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Tuition fee hike out of touch with economic reality

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  • Tuition fee hike out of touch with economic reality

    University World News
    June 29 2013

    Tuition fee hike out of touch with economic reality

    Rok Primozic29 June 2013 Issue No:278

    Plans to raise tuition fees in Armenia up to 30% could have
    devastating consequences for Armenian society, as it would severely
    limit students' chances of gaining access to higher education.

    Tuition fees were already increased by 15% on average in May at many
    public and private universities. This is out of proportion with the
    country's socioeconomic development given that students have to pay
    US$1,048 in tuition fees on average a year when nominal salaries are
    only about $260 a month.

    Armenian graduates have already been hit hard by the economic crisis
    and high unemployment, with students facing a grim image of their

    European students are very concerned about the recent developments in
    Armenia and have supported the fight of the Armenian National
    Students' Association, or ANSA, against this policy. On 21 June, the
    European Students' Union sent a letter of support for ANSA to all of
    the main stakeholders in the higher education field in Armenia.

    The union believes that education is a prerequisite for building a
    knowledge-based society, where the role of higher education is vital
    in developing an active civil society and a stronger economy and
    providing equal opportunities for all.

    A high level of education results in lower unemployment rates, better
    quality of health, lower crime rates, more societal involvement and
    higher tax returns.

    `Raising tuition fees hinders individuals from accessing higher
    education, thus making education a privilege of the elite and for
    those that can afford to pay the fees. In the economic situation of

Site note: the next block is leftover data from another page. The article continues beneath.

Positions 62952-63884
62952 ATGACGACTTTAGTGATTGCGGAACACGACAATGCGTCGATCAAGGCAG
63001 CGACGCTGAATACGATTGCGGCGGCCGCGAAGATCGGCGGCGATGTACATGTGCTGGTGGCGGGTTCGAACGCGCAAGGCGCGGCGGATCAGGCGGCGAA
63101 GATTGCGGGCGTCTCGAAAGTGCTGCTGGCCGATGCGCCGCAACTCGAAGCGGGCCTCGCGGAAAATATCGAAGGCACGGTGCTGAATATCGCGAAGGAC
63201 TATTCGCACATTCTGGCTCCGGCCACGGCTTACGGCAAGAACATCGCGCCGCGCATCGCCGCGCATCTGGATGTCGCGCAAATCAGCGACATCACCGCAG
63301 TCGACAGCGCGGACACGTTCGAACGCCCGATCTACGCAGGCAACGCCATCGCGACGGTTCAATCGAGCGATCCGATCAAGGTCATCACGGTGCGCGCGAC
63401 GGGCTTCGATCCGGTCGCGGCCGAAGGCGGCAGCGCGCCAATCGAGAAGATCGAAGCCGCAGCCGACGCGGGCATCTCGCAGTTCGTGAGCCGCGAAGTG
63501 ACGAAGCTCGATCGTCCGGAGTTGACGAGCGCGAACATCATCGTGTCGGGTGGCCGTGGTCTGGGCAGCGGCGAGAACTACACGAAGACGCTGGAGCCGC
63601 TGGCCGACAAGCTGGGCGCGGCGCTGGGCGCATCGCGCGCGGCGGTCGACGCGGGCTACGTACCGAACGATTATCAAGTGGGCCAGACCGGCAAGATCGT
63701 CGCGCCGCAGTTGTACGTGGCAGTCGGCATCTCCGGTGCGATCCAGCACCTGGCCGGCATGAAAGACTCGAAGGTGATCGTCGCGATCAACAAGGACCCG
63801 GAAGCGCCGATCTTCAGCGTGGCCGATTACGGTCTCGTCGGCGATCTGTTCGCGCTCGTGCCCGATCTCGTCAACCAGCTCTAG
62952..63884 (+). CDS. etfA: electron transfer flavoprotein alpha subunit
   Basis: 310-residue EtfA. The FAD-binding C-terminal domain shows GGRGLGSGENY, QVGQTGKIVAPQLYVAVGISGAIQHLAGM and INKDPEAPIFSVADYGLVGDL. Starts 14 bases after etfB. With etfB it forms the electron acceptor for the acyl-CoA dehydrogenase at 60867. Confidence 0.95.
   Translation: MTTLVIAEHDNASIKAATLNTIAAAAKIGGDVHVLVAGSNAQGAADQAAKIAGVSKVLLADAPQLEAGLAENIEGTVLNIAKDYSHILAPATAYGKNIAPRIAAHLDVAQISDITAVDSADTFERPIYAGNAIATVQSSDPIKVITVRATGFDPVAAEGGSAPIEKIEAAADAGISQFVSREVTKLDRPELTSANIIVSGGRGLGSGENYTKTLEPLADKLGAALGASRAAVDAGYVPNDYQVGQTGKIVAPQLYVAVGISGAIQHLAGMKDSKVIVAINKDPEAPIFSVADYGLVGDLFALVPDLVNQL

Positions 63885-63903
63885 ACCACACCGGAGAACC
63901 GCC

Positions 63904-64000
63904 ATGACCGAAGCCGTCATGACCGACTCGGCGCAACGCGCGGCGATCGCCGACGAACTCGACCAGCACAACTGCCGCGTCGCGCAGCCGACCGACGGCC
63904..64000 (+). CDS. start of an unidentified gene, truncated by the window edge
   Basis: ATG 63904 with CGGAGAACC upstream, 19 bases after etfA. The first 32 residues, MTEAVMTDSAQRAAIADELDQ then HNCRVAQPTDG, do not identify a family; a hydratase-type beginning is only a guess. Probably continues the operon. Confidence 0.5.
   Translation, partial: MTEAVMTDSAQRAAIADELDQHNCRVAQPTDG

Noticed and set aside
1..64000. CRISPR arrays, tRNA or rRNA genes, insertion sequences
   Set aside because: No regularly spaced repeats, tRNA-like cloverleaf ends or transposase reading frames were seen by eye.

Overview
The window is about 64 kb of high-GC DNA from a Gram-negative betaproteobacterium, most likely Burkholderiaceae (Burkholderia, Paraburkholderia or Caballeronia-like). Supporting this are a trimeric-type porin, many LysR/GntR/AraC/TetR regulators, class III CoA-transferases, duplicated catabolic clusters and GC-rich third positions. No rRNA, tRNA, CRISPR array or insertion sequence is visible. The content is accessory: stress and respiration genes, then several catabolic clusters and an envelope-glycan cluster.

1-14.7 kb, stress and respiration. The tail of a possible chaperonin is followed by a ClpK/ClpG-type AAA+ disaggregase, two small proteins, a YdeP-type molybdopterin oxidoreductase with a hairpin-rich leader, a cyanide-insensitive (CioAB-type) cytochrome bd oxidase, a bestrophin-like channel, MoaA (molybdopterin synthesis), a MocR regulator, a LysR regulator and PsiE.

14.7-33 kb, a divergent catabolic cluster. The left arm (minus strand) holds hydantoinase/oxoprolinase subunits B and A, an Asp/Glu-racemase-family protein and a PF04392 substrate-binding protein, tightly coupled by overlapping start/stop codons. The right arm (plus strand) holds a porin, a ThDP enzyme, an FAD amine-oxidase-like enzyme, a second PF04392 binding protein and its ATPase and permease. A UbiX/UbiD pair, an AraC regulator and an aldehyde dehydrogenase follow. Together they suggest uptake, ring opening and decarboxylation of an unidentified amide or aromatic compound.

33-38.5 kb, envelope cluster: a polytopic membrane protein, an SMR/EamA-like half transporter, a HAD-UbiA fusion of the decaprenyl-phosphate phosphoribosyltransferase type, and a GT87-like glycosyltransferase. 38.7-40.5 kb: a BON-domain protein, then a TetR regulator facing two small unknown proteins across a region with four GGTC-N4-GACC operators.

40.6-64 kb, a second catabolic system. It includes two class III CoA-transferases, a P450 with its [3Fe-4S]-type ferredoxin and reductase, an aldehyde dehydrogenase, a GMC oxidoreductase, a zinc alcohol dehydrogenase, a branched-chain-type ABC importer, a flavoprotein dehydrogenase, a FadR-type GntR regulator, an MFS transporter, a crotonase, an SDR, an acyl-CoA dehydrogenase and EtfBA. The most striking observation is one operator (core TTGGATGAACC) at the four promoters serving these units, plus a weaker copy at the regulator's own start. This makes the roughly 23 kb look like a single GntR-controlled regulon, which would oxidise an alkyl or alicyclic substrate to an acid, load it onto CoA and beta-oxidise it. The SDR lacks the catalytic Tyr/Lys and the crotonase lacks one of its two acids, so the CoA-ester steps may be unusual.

Armenia, where the amount of fees exceeds the average salary by far,
    the effects of raising the fees are hazardous both for the individual
    and society at large,' the letter stated.

    More than 10,000 national unions of students in Europe have also sent
    their letters of support to ANSA to show their solidarity against
    increased tuition fees in Armenia. In the past few weeks, the Armenian
    students' association has also actively organised public hearings and
    meetings with more than 10 local student unions, and these meetings
    have attracted more than 1,000 students.

    ANSA has made an official statement on this issue and distributed it
    to the main stakeholders in Armenia, at the Council of Europe and the
    Organization for Security and Co-operation in Europe offices in
    Yerevan, the European Union-Armenia office and the Ombudsman in
    Armenia. That statement was also sent to the rectors of Armenian
    universities who took the decision to raise tuition fees as well as
    rectors of other higher education institutions in the country.

    The European Students' Union has given its full support to ANSA's
    efforts and has appealed to the authorities responsible for changing
    the fees to reconsider that policy because of the impact it will have.

    `Young people are the future of a society, and everyone deserves the
    right to receive an education, regardless of their socioeconomic
    background and their ability to pay,' the union's letter said.

    * Rok Primozic is vice-chairperson of the European Students' Union.